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STOP #11

Texas, TX — Burying Global Warming Deep in the Heart of Texas

August 24, 2005

It's a tired cliché that people like to stick their heads in the sand when a tough problem arises. But some smart folks in Texas are burying their problems - and it's productive!

Carbon Dioxide (CO2) is a major cause of global warming when floating in the atmosphere. Innovators in Texas figured out how the gas can be pumped, or injected, underground, where it can be harmlessly stored forever.

In Texas, oil fields are drying up faster than a puddle on a hot summer's day. But by pumping CO2 into the ground near oil deposits, more of that precious remaining oil can be pushed to the surface.

All in all, it's a pretty nifty solution. By using CO2, more oil can be brought up through existing wells, helping to limit the environmental damage caused by drilling for new oil reserves in unspoiled areas. Today, some 14 oil producers are using CO2 injection on 49 different oil fields in the West Texas Permian Basin, pushing an impressive 180,000 barrels of oil out of the ground each year.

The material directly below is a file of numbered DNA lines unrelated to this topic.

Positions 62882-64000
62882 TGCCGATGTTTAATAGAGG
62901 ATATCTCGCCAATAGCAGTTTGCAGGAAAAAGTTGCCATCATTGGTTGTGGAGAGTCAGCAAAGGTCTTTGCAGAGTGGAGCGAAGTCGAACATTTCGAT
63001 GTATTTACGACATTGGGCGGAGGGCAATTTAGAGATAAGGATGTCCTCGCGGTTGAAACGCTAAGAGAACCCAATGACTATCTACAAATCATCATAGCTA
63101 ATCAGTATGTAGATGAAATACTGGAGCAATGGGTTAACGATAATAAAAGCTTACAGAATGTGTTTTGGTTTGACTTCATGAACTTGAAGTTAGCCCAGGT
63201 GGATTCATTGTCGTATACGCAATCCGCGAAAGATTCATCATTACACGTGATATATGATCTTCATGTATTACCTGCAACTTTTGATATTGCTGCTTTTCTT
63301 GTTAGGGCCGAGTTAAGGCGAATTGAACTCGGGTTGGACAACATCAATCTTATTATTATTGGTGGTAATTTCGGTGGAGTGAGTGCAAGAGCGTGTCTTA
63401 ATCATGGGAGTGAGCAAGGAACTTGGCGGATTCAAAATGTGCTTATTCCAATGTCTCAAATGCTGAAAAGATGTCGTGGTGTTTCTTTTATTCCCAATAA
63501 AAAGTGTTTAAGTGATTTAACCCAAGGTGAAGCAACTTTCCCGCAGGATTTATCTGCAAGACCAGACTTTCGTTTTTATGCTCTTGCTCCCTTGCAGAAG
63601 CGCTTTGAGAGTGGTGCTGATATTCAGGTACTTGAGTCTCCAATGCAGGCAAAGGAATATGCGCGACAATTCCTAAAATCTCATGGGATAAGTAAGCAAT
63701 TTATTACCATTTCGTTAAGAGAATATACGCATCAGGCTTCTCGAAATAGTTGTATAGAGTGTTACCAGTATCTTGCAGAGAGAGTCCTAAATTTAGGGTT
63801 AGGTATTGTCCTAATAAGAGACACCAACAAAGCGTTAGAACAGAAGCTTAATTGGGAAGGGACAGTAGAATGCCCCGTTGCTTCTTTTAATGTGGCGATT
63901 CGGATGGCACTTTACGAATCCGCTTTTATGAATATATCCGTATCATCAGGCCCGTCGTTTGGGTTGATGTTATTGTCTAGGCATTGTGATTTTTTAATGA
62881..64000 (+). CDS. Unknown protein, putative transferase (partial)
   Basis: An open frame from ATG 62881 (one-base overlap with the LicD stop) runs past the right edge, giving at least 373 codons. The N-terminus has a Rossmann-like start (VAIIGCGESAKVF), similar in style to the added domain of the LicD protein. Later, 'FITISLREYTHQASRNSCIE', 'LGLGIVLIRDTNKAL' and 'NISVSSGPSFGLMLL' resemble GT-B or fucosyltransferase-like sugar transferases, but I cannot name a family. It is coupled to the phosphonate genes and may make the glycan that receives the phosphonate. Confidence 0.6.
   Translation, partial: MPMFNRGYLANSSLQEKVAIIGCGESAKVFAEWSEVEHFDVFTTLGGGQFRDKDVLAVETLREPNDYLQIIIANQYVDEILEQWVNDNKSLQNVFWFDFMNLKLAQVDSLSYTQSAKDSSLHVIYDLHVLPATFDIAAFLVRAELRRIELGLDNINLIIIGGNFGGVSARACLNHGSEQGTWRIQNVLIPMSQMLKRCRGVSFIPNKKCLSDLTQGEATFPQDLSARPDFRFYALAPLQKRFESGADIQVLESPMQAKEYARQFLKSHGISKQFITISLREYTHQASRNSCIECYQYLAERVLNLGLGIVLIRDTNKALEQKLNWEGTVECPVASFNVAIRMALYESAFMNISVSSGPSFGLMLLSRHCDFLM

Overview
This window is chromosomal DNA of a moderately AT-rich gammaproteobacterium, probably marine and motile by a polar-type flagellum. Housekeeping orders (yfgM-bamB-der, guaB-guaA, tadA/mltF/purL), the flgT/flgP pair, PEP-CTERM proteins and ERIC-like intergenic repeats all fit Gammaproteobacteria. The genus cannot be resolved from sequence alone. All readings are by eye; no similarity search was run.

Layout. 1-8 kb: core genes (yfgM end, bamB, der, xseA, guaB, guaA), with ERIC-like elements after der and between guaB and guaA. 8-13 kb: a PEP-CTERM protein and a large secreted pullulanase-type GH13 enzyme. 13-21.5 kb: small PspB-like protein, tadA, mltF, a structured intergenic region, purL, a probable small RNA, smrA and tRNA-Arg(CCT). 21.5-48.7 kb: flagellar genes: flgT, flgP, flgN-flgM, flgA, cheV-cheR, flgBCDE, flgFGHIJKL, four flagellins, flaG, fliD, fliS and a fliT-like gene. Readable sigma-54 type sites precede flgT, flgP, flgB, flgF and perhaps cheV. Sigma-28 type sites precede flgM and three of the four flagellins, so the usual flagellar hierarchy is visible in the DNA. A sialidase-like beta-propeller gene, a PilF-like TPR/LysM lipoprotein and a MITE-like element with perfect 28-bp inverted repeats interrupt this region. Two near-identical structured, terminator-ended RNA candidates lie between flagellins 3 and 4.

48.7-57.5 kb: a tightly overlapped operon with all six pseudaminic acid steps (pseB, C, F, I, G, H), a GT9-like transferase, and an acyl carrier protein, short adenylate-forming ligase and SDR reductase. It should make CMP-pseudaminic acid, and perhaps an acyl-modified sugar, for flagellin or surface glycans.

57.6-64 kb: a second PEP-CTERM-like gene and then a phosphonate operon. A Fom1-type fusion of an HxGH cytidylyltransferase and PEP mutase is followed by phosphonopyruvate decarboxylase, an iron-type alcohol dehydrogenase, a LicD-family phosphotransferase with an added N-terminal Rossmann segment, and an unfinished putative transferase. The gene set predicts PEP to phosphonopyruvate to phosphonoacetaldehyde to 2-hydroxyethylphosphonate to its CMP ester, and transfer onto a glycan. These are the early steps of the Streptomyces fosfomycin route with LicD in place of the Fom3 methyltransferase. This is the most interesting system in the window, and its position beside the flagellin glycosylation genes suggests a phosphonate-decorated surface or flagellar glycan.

But this is just a start—the Department of Energy estimates that there are 44 billion barrels of oil in the U.S. that could be recovered with CO2 injection. The problem is there won't be enough CO2 available for the job, unless power plants and factories start capturing their carbon dioxide pollution. A Catch 22 for the oil industry and the planet—but with oil at $60 a barrel, what are we waiting for!

Injecting CO2 under ground won't entirely solve the problem of global warming, but it's a creative start. It would help America buy less foreign oil, keep jobs in Texas and other oil producing states, and it could be the key to reducing global warming pollution from large factories and electric power plants.